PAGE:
By New Times
By Connor Radnovich
By Robrt L. Pela and Amy Silverman
By Ray Stern
By Keegan Hamilton
By Matthew Hendley
By Monica Alonzo
By Monica Alonzo
While you are sleeping tonight, somewhere in the world there will be a Zamboni chugging away in some rink making fresh ice while the preteen skating minxes and the hockey players become impatient. Zambonis have been sold in Russia, China and South Africa. Zambonis rule the rinks in Australia, Korea and Japan, too.
The Bethlehem of 'bonis is the town of Paramount, California. Paramount's Mary, Joseph and Holy Father all wrapped into one was Mr. Frank Zamboni, nonskating, ninth-grade dropout. He started an icehouse in 1922, which the home refrigerator squashed a few years later.
What to do with all that water-freezing equipment? In the late '30s, he built himself a rink, cleverly named it Iceland, and resurfaced the ice in the common method of the day. One that involved four men, a tractor, a hose and an hour and a half.
Frank started scratching his head. By 1949, he had created an enormous contraption with wooden sides housing a conveyor belt to pick up shavings and spray out water, all riding on the body and engine of a Jeep. It worked.
Sonja Henie was a big name in figure skating back then, and when she came to Iceland to rehearse with her troupe, she fell for Frank's baby. He built another one for her. She took it on tour. Needless to say, the monster spoke for itself; soon rink owners throughout the country were ordering up. Frank and company needed a name. They thought of Paramount Engineering Co. That was taken.
But what about, well, why not?! Mama mia! Zamboni it was, and Zamboni it is!
Frank went to that big rink in the sky back in '88, and his son Richard took over. A couple other companies have made ice resurfacers over the years, but that's like trying to reinvent the Frisbee. Zambonis now start at about $50,000, but the average life expectancy is 20 years. A Zamboni was mentioned in a Peanuts cartoon. There are Zamboni fan clubs, and there was a winning thoroughbred horse named Zamboni in the '80s.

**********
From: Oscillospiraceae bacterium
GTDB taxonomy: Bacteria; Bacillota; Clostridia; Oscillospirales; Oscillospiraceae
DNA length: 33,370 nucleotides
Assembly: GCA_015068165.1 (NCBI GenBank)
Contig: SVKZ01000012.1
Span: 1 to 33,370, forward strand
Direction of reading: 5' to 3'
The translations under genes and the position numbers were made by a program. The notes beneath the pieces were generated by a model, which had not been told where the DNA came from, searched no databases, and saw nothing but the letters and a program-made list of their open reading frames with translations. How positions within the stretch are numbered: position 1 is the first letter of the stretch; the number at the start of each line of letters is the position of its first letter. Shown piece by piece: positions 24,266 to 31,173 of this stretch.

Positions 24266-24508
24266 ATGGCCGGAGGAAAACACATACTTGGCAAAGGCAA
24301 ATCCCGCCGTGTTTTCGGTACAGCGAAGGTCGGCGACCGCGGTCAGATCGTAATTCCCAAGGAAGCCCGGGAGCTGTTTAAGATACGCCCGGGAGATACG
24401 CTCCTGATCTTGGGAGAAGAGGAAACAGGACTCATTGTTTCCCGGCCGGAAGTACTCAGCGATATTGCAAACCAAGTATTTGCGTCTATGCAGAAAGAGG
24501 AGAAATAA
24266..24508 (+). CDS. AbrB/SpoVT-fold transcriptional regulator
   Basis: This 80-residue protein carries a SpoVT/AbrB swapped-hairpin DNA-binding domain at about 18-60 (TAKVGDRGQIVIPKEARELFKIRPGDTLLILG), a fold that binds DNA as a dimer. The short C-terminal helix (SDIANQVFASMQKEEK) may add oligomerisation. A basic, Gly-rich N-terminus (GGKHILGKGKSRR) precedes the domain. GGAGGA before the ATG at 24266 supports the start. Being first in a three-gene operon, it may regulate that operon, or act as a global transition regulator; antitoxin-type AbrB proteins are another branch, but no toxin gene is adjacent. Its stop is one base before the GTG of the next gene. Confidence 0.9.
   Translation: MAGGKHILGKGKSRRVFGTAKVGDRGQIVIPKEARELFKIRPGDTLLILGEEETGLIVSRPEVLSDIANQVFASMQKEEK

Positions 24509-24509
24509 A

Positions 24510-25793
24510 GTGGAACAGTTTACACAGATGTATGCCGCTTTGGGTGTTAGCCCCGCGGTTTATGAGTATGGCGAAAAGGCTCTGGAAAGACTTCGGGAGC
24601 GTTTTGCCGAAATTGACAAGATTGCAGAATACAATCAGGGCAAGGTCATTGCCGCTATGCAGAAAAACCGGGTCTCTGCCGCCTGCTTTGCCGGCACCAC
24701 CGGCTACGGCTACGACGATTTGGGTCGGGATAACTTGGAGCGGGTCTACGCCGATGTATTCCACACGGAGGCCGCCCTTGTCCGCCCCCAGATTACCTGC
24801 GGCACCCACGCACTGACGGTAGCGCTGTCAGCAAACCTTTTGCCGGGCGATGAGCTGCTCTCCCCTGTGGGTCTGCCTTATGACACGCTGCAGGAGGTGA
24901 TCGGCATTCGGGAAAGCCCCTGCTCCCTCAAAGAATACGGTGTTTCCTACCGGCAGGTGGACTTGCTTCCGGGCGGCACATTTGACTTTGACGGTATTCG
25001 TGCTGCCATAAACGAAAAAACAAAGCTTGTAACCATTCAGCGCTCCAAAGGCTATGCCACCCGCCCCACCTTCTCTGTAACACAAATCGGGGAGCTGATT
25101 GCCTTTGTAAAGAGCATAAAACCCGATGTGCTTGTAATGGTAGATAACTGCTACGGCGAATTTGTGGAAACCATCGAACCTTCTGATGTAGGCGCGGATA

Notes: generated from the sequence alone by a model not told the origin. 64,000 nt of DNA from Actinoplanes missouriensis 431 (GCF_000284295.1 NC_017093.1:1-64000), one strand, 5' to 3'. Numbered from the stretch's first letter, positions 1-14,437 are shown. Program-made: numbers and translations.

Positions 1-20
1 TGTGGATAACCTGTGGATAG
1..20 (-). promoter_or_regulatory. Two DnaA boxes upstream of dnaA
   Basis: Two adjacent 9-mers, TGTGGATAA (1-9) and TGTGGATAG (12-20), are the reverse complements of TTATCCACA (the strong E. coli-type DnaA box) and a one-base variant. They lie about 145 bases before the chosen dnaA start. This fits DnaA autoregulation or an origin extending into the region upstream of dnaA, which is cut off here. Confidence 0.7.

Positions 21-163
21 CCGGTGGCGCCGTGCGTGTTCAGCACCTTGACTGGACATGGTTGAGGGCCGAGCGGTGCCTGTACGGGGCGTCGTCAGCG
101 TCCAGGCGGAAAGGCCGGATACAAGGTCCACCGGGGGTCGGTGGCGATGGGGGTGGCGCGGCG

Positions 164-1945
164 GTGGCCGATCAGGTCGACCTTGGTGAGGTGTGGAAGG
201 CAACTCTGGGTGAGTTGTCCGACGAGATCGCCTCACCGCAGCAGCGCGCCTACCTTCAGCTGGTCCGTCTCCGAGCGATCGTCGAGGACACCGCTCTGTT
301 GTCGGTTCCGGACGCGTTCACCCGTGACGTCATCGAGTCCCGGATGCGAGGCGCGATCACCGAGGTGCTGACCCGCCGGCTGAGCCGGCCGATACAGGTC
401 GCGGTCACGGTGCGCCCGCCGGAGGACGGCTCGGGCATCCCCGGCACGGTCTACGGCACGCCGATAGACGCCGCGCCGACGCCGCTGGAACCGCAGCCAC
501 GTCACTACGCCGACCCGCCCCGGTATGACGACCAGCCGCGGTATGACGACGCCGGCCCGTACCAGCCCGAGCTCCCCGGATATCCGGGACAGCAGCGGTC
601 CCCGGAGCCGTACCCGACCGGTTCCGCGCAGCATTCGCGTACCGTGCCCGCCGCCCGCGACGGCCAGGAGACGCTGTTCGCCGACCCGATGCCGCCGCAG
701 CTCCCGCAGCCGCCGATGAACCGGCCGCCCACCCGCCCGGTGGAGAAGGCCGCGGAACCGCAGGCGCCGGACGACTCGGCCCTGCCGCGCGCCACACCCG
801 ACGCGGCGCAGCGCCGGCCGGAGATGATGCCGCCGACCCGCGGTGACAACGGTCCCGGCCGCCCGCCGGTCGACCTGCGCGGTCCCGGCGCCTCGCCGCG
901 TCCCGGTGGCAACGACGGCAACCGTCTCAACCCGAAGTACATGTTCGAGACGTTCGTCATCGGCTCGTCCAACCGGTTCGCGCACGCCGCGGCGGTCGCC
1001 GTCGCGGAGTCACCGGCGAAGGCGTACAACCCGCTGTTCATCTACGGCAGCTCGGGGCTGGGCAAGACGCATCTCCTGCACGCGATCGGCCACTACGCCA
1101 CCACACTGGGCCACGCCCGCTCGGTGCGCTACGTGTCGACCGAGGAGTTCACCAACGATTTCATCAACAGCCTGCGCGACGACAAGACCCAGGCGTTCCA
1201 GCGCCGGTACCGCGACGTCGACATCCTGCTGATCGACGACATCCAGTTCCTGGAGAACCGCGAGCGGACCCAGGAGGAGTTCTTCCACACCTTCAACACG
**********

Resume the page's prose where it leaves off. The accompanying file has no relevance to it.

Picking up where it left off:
Like a gunslinger, a test pilot, a really fast short-order cook, Tom Youngs is something of a badass when he gets behind the wheel of his Zamboni. That's just the way it is with Zam jockeys, and not just anyone can cut the frigid mustard.
"We're kinda in our own little world," he admits. "My boss, once I told him, 'I'm the best there is, the best there was, the best there'll ever be.'"
Youngs is quick with the resurfacing, that much is true. Just ask him.
"Everybody that comes in this building says I'm the fastest they've ever seen drive the machine," he says quietly. "I don't do anything different from anybody else that climbs on that thing, but for some reason I'm down to the six, six-and-a-half-minute mark. It usually takes eight to ten minutes."
Youngs has even heard tell of Zam jocks greater than he; yet it is perhaps the stuff of legend.
"I know the driver in Vegas," he says. "They have two machines there. I knew that the one guy would do 360s in between periods, and then I heard a rumor that both guys would start out at opposite directions and go past each other and do 360s, and another one was where they would drive by each other and high five." He shudders, shrugs. "But I've never seen this."
Then there's something that even the strongest Zam studs don't like to mention. It can send a man to bed at night with fists clenched and teeth gritting in the dark:
"Yeah," whispers Youngs, his voice not cracking. "I've seen guys who just can't do it. A lot of it is intimidation, they're scared of it out there. And that's the one thing, you can't really be scared of it."
It? It? It? . . . What is It?
"It's hard to say," he says, frowning. "I don't know if it's that it's such a big machine, and when you start going into a slide it feels like you're going to lose control. It'd be pretty embarrassing if you put the thing through the wall. And there's the crowds, thousands of people watching you, kids standing by the boards waving."
Youngs is not ashamed to admit that, way back when, it was hard for him.
"The first two times out there, it was. I'm used to driving on ice, so that didn't bother me, but the difficult thing is, when you come around corners, it's easy to mess up your lines. But by the fifth time, I did it. I could make a perfect pass.
"Now, I horse around a little bit too much. I'll take another driver out, they might be having problems doing one particular thing, and they say, 'I want to do it like you do it.' I'll say, 'Don't drive the way I do.' When I first came here, I wouldn't drive that radical until I learned the machine, learned to feel what it's going to do."